New Game Review

Review – Tyr: Chains of Valhalla (PS4)

It's better than the game that's better than nothing

Finding out about a new Mega Man-styled Kickstarter project is an easy way to awaken some hidden sad memories about the immense failure that was Mighty No. 9, the game that was “better than nothing,” according to its creator (way to go, champ). Thankfully, Tyr: Chains of Valhalla is nowhere near as bad as that embarassment of a game, but it does have a lot of flaws.

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The game’s character design is on point

The premise is simple: Tyr is what would happen if you mixed Mega Man, Contra, a cyberpunk setting, and Norse mythology. At the very least, that’s one heck of a unique concept. Its artistic department is decent enough: the game mixes well-animated anime-styled 2D character sprites with polygonal backgrounds. While the polygonal backgrounds don’t look exactly amazing (they basically look like a PS2 game), I have to say I was pleased with the game’s graphics. I was also pleased with the soundtrack, comprised mostly of very catchy hard rock tunes. Sadly, the sound effect department is best described as “lacking.” All in all, the game does a decent job at looking and sounding promising, but that’s where I have to stop praising it.

It took me just a few minutes to realize I was going to play a very frustrating game until the very end. I loved Tyr’s initial story cutscenes, and its tutorial stage was helpful enough to teach me most of the basics, but then I started noticing lots of cracks on this game’s imaginary wall.

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Aiming can be a nuisance at times

The main issues with the game are its controls, physics, and its unfair design. The game tries to emulate the original Mega Man‘s control scheme (with a few additions, such as a dash button and elemental weapons), but it falls flat due to its weird physics: the game’s gravity is so strong your jumps are nearly useless at points (and you actually have access to a double jump!). Sometimes it feels like your character has some sort of magnet towards pits. Your character can’t aim diagonally as well, something you would expect from a game that, according to its developers, is also inspired by Contra, a game that featured diagonal aiming way back in the 80’s.

Finally, I have to point out how incredible unfair Tyr is. This game is hard, really hard, but not in the challenging way. Enemies are placed in strategic positions just so you’re almost always going to be shot when you first see them. Your character has very limited health, and enemies don’t provide you with health pickups when you kill them. Weapon upgrades are lost whenever you’re hit. Bosses feature unpredictable attack patterns and can actually kill you in one continuous hit, since the game doesn’t provide you with those very brief but very helpful milliseconds of invulnerability like other 2D shooter-platformers do. The biggest challenge in Tyr isn’t the difficulty the game provides, but actually withstanding its insanely unfair design. This is no Shovel Knight, a game that excels in being extremely challenging while also being accessible and fair, for instance. Dare I say, not even the Mega Man games for NES were that unfair.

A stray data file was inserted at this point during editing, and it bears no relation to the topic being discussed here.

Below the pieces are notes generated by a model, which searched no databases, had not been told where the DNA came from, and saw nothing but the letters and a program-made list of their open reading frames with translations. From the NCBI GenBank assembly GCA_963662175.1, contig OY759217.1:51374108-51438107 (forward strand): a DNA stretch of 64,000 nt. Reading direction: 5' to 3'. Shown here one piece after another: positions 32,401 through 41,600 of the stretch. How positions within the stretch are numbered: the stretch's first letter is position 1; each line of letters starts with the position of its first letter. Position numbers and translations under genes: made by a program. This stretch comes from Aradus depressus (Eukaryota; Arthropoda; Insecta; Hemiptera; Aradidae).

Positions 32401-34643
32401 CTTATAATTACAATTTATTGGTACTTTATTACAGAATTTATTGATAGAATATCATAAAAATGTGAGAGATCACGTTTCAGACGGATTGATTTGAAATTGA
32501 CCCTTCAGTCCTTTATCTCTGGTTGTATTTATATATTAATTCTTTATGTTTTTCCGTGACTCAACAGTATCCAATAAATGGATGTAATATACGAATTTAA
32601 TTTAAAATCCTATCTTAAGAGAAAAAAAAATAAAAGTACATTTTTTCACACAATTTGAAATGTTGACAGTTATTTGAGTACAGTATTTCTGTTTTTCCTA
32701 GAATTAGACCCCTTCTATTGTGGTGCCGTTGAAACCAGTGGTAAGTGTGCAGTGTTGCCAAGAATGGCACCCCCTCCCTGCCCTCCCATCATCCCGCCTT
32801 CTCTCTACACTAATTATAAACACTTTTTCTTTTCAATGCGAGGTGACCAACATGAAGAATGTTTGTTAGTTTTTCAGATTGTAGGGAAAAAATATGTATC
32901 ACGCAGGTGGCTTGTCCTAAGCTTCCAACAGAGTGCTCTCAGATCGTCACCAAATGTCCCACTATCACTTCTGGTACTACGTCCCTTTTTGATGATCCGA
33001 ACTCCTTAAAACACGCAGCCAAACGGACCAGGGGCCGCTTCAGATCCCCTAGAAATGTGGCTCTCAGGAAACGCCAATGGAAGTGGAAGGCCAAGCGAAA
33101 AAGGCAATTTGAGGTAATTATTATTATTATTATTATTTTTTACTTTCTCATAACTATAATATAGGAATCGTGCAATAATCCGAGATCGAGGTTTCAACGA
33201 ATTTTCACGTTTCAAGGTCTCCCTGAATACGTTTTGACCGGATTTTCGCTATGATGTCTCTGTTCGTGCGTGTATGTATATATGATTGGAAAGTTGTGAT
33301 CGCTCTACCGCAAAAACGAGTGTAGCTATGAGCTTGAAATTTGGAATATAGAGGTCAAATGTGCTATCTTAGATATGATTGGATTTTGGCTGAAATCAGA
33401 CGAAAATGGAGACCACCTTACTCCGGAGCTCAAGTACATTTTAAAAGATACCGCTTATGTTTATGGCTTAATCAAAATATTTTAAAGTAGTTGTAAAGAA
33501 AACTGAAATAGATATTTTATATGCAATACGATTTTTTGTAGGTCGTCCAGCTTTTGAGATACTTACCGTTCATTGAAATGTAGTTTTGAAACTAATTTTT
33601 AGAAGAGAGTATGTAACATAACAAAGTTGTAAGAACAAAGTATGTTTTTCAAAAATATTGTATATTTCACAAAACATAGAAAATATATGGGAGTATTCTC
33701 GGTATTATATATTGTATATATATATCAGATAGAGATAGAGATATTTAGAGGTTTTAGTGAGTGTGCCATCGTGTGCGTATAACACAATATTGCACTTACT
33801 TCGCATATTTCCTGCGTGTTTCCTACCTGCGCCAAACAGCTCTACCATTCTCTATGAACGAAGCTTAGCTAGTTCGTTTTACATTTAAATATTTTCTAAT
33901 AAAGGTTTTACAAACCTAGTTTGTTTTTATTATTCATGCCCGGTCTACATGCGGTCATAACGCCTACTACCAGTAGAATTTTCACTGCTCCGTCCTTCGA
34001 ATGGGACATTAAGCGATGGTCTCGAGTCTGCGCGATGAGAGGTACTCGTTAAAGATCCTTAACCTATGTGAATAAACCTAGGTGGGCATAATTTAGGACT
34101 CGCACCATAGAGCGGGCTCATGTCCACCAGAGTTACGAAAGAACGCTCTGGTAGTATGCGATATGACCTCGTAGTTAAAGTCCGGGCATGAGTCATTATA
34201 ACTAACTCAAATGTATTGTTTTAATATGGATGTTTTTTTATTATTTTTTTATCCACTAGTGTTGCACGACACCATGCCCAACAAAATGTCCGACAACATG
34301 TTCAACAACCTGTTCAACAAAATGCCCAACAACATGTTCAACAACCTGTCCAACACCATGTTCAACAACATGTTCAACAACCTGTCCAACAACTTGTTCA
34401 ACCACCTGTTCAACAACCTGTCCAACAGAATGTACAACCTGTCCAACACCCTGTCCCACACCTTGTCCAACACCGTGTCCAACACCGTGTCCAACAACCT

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This game’s boss fights make Mega Man 1 look tame in comparison

Tyr succeeds in providing some decent retro-styled action just like Mega Man and Contra, but its excessive amount of questionable design decisions make the game irritating to stand at points. This is not an easy game, nor a fair one: you’ll need to have a ton of patience in order to tackle it. If you want something that resembles Mega Man prior to the release of Mega Man 11, Tyr isn’t exactly a terrible recommendation: it’s certainly better than Mighty No. 9 in every conceivable way. Just be ready for a metric ton of cheap deaths and broken controllers.

Graphics: 7.5

The polygonal backgrounds aren’t exactly impressive, but the cartoonish 2D character sprites are amazing. At the end of the day, it’s a nice blend of art styles.

Gameplay: 5.0

It tries to blend the control styles of Mega Man and Contra but it ended up creating a somewhat confusing control scheme. The game also features faulty physics.

Sound: 7.5

An excellent hard rock soundtrack, even if its sound effects department is a bit lacking, to say the least.

Fun Factor: 5.5

Tyr has a great setting and it succeeds in providing some retro-styled action entertainment at times, but it features way too many questionable game design choices and cheap difficulty spikes.

Final Verdict: 6.0

Also available on: PC
A copy of Tyr: Chains of Valhalla was provided by the publisher.

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About Leo Faria

Founder and mastermind behind Way Too Many Games, hailing from the southern swag that is São Paulo, a Sega widower who considers the Dreamcast to be the greatest console ever released, the greatest Guitar Hero and Tetris player you’ll ever meet. My favorite games include Perfect Dark, Banjo-Tooie, the Guitar Hero series, Bioshock Infinite and Star Wars Rogue Squadron II. I also own an Ouya. Never turned it on.

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